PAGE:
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Pharmacokinetics of nebulized and subcutaneously implanted terbinafine in cottonmouths (Agkistrodon piscivorus)

Kane, L. P., Allender, M. C., Archer, G., Leister, K., Rzadkowska, M., Boers, K., Souza, M., Cox, S.
Journal of veterinary pharmacology and therapeutics 2017 v.40 no.5 pp. 575-579
Agkistrodon piscivorus, adults, atomization, blood, fungi, high performance liquid chromatography, pharmacokinetics, snakes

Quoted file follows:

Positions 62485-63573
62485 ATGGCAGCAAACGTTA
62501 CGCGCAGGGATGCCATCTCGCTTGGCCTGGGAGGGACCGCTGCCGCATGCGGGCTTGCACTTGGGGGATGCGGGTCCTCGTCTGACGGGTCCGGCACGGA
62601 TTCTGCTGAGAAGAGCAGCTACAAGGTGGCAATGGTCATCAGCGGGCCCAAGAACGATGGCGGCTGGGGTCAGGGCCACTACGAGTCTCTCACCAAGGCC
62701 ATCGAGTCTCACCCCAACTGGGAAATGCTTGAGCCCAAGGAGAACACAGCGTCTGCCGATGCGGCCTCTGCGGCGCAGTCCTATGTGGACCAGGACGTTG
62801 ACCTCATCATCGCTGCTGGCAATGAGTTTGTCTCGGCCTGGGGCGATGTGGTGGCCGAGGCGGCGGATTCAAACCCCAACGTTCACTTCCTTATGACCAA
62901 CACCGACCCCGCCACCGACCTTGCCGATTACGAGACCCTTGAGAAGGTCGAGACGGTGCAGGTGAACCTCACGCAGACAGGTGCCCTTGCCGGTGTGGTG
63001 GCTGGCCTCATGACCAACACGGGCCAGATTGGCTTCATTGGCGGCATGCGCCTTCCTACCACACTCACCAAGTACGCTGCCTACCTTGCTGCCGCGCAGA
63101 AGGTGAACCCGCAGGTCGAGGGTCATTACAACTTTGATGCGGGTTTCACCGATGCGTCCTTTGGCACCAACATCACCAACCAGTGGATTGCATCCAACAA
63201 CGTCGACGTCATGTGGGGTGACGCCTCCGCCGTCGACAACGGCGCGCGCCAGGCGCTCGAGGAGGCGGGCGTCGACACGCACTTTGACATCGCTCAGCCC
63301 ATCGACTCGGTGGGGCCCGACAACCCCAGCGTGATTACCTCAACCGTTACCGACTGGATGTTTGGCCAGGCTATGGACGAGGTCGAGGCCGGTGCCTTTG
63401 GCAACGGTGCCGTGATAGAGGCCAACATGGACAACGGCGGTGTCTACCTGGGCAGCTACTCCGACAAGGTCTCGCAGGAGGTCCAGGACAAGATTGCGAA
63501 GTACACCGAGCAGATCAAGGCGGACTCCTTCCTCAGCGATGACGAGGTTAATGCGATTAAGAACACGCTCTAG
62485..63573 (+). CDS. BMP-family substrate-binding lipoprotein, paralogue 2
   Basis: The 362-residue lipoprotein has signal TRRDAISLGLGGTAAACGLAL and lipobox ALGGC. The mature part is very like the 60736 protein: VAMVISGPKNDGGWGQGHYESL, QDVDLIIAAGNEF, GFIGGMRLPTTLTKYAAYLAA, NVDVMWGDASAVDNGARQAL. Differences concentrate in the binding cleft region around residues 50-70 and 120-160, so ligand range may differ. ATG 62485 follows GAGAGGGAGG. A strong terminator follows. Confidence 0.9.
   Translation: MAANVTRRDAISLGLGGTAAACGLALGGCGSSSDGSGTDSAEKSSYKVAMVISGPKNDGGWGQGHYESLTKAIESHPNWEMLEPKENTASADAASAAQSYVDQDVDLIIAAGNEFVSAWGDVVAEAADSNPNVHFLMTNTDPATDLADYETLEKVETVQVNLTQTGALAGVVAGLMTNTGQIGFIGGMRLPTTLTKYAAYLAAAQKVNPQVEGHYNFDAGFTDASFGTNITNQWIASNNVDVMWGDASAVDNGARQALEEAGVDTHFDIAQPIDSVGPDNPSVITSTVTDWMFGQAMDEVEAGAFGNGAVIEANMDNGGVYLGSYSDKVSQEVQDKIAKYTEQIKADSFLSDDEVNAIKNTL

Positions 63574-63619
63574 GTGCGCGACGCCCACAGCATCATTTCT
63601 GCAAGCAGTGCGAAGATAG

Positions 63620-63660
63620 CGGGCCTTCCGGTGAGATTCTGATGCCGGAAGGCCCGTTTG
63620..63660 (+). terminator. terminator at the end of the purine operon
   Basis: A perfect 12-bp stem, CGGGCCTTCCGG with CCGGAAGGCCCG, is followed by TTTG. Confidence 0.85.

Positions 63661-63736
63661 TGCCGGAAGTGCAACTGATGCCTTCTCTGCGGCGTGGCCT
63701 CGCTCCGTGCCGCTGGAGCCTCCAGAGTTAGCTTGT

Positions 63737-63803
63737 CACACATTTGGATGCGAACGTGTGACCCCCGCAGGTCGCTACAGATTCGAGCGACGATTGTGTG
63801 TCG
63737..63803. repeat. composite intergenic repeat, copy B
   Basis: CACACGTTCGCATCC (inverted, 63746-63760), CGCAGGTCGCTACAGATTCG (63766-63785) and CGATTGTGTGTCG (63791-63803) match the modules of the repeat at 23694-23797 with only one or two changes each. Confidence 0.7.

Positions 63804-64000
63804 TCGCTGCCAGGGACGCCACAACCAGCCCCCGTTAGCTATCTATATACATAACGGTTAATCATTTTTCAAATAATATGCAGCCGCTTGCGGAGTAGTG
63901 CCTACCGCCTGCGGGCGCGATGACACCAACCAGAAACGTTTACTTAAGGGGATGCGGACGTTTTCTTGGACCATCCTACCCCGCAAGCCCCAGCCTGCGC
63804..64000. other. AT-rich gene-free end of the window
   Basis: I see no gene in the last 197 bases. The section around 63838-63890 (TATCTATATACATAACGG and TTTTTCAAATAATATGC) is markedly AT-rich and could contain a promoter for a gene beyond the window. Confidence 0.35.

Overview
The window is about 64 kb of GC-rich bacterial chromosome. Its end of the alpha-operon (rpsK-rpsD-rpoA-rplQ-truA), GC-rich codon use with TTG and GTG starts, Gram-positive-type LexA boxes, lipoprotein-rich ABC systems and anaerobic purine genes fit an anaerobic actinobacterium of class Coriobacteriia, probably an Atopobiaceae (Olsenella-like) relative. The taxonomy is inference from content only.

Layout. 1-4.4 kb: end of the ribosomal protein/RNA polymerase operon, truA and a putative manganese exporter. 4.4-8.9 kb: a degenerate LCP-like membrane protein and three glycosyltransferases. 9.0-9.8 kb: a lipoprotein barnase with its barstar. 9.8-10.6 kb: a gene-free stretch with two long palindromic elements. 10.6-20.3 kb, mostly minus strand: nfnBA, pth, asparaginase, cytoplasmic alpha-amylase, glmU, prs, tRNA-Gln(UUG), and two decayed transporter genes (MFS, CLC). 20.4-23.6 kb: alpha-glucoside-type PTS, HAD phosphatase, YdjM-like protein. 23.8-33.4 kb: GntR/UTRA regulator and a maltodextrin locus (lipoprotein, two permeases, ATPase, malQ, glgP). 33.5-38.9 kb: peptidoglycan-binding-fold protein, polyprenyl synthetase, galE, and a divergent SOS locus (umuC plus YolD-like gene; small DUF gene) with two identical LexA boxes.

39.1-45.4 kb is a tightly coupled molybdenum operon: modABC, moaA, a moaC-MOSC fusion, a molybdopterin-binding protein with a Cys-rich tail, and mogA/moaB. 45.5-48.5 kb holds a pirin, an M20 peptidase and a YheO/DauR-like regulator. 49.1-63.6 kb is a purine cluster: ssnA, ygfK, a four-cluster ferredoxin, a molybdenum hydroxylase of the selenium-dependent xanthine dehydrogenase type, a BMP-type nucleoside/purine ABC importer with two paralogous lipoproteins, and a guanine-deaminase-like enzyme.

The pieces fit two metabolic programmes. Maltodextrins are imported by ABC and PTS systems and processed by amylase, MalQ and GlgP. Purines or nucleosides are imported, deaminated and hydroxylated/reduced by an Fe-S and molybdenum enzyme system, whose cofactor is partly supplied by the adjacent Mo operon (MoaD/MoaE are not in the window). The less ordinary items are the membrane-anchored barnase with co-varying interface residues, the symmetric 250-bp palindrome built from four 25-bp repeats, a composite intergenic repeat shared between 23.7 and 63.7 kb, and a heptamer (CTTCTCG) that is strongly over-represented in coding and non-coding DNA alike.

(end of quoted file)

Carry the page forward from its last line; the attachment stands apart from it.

Ophidiomyces ophiodiicola, the causative agent of snake fungal disease, is proposed as a serious threat to the conservation of several snake populations. The objective of this study was to determine the pharmacokinetic parameters of terbinafine administered through nebulization and a sustained subcutaneous implant as potential treatments of Ophidiomyces in reptiles. Seven adult cottonmouths (Agkistrodon piscivorus) were used in single‐dose trials. Each snake was nebulized with terbinafine (2 mg/ml) for 30 min and had blood collected before nebulization and up to 12 hr after nebulization. Following a 5‐month washout, the same snakes were administered a subcutaneous implant containing 24.5 mg terbinafine; blood was collected at baseline, 1 day postimplant placement, and then once weekly for 9 weeks. Plasma for both studies was analyzed by high‐performance liquid chromatography. The mean plasma concentrations of nebulized terbinafine peaked between 0.5 and 4 hr. The subcutaneously implanted terbinafine reached therapeutic concentrations on day 1 and maintained therapeutic for over 6 weeks. These methods and doses are recommended as potential treatment options for snake fungal disease in reptiles.